Ginseng has been grown commercially in Ontario for over 100 years. Acreage expanded rapidly in the 1980’s and 1990’s with many growers transitioning out of tobacco. The annual farm gate value of the ginseng industry in 2015 was estimated to be $275,000,000, making it the most valuable field grown horticultural crop in the province. There has been rising interest in growing ginseng in the past couple of years as prices have recovered somewhat from lows in 2008 and 2009. However, there are a number of things growers need to consider before putting seed in the ground.
Figure 1. A ginseng seedling garden
Cost of Production
Ginseng has a very high cost of production. The cost to grow an acre of ginseng is around $72,000, and this does not include basic equipment costs such as a tractor and sprayer. Nearly half of the production costs are for establishment, particularly for purchasing and erecting the shade structure. Some production costs such as custom seeding and harvest can be reduced through the purchase of specialized equipment but this would increase start-up costs. The cost of production can be reduced over time as machinery is paid off and materials are re-used.
It takes 3 or 4 years for ginseng to reach maturity, after an initial year of preparation so, 4 or 5 crops need to be established before the first crop is harvested. Consequently, growers would need to invest close to $200,000 per acre before there is any income from the crop. Due to this large investment and associated risk, most growers start with an acre or two of ginseng and increase over time.
Soil and Diseases
Ginseng is highly prone to a number of devastating diseases, including Phytophthora blight, Cylindrocarpon root rot, Alternaria leaf blight, Botrytis blight and Rhizoctonia root rot. Any one of these diseases can wipe out an entire garden in a matter of weeks if not intensively managed. Several additional diseases can also cause considerable damage. In periods of heavy rainfall, diseases can cause major reductions in yield even with intensive management. It is not uncommon for entire acreages to be wiped out by disease in heavy rainfall years. New growers face a higher risk of disease due to inexperience managing these diseases.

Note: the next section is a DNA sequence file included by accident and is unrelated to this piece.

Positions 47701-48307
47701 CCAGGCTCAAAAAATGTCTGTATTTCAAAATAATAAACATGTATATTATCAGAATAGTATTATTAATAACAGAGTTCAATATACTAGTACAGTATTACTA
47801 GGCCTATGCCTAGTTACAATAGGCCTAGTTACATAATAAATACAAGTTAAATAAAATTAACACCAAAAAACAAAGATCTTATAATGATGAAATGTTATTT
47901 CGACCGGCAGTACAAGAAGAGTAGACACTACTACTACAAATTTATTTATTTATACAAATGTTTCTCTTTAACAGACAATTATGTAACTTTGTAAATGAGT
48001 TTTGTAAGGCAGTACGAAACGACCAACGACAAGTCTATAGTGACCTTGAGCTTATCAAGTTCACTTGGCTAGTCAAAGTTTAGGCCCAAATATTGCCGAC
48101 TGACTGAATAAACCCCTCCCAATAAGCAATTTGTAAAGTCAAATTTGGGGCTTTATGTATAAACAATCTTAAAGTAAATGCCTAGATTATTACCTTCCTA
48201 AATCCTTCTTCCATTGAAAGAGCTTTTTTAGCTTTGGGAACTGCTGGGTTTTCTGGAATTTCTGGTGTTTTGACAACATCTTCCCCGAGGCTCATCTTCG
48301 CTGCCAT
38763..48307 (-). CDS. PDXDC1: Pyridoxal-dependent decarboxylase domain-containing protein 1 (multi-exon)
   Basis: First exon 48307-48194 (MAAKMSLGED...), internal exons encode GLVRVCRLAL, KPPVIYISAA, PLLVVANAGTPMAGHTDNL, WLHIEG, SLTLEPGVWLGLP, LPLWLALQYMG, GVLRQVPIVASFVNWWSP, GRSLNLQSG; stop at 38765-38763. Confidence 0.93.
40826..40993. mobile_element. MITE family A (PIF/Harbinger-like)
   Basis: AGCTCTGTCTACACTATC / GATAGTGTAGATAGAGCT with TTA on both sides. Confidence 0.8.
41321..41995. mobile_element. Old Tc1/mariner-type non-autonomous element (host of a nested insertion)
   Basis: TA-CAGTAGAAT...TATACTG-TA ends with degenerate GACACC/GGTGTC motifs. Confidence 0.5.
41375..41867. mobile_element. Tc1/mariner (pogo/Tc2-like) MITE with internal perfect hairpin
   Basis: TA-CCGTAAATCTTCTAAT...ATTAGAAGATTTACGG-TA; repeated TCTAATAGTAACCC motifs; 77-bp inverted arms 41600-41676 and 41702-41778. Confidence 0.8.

In addition to risks associated with disease, wind and hail storms can also destroy the cloth shade, and flooding is also possible. The greatest weather-related risk to ginseng is likely frost, which has caused considerable damage to ginseng in at least some areas in 5 out of the last 6 years, with heavy damage in 2015. Ginseng typically emerges in early-May, and mid-May frosts can kill seedlings or stunt older plants. Frosted plants are also more vulnerable to disease throughout the season. Ginseng growers are beginning to use row covers to protect ginseng during frost events.
At present, there is no established crop insurance program for ginseng. Agricorp currently has a pilot program in place with a limited number of growers to insure the first year of ginseng production, aimed at covering the cost of replacing a damaged seedling garden. Agricorp does have risk-mitigation programs such as AgriStability, Self-Directed Risk Management, and AgriInvest that help reduce financial risks for ginseng growers. Nonetheless, ginseng is a very high risk crop and there is no guarantee of a return on the initial investment.